Berries, for example, are phenomenally low in calories, high in fiber and loaded with plant compounds that improve memory and help fight cancer. Studies have consistently shown that nut-eaters have lower rates of heart disease. Beans are notorious for their high fiber content and are a part of the diet of people–from almost every corner of the globe–who live long and well.
Protein–the word comes from a Greek word meaning “of prime importance”–is a feature of every healthy diet ever studied. Meat , contrary to its terrible reputation, can be a health food if–and this is a big if–the meat comes from animals that have been raised on pasture land, have never seen the inside of a feedlot farm and have never been shot full of antibiotics and hormones.
Ditto for raw milk, generally believed to be one of the healthiest beverages on the planet by countless devotees who often go to great expense and inconvenience to obtain it from small, sustainable farms. Wild salmon, whose omega-3 content is consistently higher than its less-fortunate farm-raised brethren, gets its red color from a powerful antioxidant called astaxathin. The combination of protein, omega-3s and antioxidants makes wild salmon a contender for anyone’s list of great foods.
Another great food: eggs–one of nature’s most perfect creations, especially if you don’t throw out the all-important yolk. (Remember “whole” foods means exactly that–foods in their original form. Our robust ancestors did not eat “low-fat” caribou; we don’t need to eat “egg-white” omelets.)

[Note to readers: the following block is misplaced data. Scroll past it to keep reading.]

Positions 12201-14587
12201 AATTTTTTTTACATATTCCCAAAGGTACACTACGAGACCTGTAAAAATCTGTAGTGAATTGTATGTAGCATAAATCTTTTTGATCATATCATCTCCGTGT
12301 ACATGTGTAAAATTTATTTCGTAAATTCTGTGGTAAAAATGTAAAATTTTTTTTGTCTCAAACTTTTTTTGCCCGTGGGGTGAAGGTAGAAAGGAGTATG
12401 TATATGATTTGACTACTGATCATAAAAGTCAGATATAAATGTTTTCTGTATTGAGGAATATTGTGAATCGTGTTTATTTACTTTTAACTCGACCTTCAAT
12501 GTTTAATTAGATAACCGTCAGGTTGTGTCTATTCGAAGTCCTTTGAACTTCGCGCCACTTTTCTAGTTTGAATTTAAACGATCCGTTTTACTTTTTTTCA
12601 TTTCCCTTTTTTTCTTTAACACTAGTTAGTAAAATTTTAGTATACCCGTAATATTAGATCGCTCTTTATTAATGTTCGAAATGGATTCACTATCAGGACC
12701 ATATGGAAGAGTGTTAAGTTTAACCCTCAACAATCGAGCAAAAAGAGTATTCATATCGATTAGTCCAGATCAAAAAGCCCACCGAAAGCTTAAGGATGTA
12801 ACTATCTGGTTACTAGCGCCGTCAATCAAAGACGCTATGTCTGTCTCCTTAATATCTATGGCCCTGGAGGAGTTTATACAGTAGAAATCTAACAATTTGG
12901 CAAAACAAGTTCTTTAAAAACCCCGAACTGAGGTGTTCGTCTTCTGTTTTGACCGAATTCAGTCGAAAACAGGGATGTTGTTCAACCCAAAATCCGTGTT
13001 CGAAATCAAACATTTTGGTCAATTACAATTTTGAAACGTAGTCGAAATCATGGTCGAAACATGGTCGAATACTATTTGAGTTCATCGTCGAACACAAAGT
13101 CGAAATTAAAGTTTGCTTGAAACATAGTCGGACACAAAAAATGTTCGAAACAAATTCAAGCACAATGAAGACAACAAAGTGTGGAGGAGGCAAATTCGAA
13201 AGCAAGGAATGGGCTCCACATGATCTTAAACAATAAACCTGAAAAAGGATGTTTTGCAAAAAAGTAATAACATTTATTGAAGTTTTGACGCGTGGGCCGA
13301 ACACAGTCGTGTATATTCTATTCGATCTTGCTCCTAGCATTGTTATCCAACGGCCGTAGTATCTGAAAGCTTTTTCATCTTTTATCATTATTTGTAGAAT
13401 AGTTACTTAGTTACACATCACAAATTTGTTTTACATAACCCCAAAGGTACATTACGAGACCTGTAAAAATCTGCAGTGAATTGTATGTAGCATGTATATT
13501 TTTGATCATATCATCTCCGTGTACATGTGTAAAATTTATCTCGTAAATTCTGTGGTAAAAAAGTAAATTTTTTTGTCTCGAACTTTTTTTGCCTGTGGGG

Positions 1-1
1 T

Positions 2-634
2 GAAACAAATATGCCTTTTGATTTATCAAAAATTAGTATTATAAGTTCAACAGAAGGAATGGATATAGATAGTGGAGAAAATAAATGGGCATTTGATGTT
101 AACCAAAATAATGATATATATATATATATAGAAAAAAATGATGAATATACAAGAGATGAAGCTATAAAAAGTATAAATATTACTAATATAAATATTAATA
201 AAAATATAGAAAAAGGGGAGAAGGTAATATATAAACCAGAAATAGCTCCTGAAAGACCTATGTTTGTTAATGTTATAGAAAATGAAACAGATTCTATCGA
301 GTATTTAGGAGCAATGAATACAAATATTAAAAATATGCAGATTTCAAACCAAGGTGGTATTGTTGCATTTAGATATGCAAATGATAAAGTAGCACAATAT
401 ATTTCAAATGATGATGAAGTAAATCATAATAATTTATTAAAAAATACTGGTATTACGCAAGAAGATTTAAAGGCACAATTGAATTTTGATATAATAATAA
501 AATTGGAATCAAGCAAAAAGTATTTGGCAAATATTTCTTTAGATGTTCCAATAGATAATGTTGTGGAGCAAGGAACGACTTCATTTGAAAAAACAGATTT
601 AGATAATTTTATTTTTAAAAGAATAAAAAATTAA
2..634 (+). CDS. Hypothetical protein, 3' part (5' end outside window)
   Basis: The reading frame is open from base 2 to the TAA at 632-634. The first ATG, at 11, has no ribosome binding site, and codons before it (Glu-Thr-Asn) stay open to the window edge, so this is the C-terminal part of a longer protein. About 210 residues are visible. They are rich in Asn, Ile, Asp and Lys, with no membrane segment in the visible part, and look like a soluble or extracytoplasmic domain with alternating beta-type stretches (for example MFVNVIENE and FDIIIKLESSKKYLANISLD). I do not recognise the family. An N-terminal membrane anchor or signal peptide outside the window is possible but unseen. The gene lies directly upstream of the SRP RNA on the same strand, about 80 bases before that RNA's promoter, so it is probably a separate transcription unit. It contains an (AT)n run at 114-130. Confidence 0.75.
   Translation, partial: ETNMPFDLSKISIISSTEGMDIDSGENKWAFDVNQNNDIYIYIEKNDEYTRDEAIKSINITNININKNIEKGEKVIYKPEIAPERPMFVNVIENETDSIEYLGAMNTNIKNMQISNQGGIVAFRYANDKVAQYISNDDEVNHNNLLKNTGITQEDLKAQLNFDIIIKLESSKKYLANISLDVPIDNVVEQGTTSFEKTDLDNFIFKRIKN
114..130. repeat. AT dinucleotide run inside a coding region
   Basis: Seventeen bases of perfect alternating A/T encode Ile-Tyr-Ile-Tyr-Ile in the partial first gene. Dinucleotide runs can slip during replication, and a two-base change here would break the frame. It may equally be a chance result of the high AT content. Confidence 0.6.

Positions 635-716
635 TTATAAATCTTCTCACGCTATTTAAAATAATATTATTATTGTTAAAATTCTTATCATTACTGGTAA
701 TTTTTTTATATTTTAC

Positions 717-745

There are really no “bad” vegetables, but some of them are superstars. Any vegetable from the Brassica genus–broccoli, cabbage, brussels sprouts, kale–is loaded with plant chemicals called indoles, which help reduce the risk of cancer.
In the fruit kingdom, apples totally deserve their reputation as doctor-repellants: they’re loaded with fiber, minerals (like bone-building boron) and phytochemicals (like quercetin, which is known to be a powerful anti-inflammatory and to have anti-cancer properties). Some exciting new research suggests that pomegranate juice slows the progression of certain cancers. Other research shows it lowers blood pressure and may even act as a “natural Viagra.”
Tea deserves special mention on any list of the world’s healthiest foods. The second most widely consumed beverage in the world (after water), all forms of tea (black, oolong, white, green and the newer Yerba Matte) are loaded with antioxidants and anti-inflammatories. Some types (green tea, for example) contain plant chemicals called catechins which have decided anti-cancer activity
Finally, let’s not forget members of the Alliaceae family of plants–onions, garlic and shallots. Garlic has been used for thousands of years for its medicinal properties; hundreds of published studies support its antimicrobial effects as well as its ability to lower the risk of heart disease. A number of studies have shown an inverse relationship between onion consumption and certain types of cancer.
A healthy diet doesn’t have to contain every one of the “healthiest foods on earth,” but you can’t go wrong putting as many of the above mentioned foods in heavy rotation on your personal eating plan.
Jonny Bowden, Ph.D., CNS, is a board-certified nutritionist and the author of seven books on health and nutrition, includingThe 150 Most Effective Ways to Boost Your Energy and The 150 Healthiest Foods on Earth.